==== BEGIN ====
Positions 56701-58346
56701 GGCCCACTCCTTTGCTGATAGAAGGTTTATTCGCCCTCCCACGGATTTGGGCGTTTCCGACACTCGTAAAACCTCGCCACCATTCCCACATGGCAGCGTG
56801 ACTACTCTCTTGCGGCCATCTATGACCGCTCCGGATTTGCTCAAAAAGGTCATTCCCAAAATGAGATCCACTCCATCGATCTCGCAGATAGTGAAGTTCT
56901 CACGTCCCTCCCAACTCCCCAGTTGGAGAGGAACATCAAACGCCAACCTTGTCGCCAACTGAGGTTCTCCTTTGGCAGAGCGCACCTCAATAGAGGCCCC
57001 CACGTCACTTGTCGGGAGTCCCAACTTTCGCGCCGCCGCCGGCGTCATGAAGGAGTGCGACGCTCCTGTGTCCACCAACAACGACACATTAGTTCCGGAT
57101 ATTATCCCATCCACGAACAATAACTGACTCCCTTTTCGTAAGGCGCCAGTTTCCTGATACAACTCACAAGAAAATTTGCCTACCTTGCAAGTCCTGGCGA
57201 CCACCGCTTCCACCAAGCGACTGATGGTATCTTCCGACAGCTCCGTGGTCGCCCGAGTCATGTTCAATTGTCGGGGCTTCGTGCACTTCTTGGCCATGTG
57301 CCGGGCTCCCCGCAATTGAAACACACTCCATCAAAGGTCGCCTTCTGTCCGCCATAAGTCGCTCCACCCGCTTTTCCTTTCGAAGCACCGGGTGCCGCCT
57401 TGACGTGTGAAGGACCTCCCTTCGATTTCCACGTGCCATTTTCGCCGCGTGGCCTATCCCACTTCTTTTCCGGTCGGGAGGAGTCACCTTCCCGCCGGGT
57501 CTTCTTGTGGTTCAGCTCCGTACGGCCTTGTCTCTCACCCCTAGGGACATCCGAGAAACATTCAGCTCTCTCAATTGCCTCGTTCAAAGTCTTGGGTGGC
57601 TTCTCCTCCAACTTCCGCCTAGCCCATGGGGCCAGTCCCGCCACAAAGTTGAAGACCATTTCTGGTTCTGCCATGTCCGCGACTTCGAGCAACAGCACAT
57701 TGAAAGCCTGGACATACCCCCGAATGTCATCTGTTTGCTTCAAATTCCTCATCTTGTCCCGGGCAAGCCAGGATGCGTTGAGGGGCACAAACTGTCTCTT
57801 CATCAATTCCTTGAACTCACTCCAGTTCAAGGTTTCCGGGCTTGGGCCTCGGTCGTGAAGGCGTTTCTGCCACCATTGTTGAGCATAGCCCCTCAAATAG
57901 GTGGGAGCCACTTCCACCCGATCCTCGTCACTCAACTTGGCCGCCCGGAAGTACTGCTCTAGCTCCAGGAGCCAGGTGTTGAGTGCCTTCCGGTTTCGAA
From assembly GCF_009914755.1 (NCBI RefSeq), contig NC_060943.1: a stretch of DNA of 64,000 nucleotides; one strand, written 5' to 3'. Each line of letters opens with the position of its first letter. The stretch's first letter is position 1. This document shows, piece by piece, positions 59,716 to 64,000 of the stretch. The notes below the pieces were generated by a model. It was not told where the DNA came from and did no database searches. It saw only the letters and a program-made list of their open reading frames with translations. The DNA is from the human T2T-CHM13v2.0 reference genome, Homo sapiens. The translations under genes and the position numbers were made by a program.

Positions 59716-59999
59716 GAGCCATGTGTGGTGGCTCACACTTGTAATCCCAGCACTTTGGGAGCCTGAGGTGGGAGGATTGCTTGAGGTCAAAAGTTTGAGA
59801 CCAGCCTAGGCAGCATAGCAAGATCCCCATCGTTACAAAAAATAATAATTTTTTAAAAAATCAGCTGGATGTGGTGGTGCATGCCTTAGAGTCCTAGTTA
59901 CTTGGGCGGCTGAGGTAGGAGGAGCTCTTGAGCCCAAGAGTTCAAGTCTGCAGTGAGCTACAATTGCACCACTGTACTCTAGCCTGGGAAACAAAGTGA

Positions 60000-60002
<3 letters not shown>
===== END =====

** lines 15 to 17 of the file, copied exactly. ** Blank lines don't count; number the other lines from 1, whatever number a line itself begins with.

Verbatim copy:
From assembly GCF_009914755.1 (NCBI RefSeq), contig NC_060943.1: a stretch of DNA of 64,000 nucleotides; one strand, written 5' to 3'. Each line of letters opens with the position of its first letter. The stretch's first letter is position 1. This document shows, piece by piece, positions 59,716 to 64,000 of the stretch. The notes below the pieces were generated by a model. It was not told where the DNA came from and did no database searches. It saw only the letters and a program-made list of their open reading frames with translations. The DNA is from the human T2T-CHM13v2.0 reference genome, Homo sapiens. The translations under genes and the position numbers were made by a program.

Positions 59716-59999
59716 GAGCCATGTGTGGTGGCTCACACTTGTAATCCCAGCACTTTGGGAGCCTGAGGTGGGAGGATTGCTTGAGGTCAAAAGTTTGAGA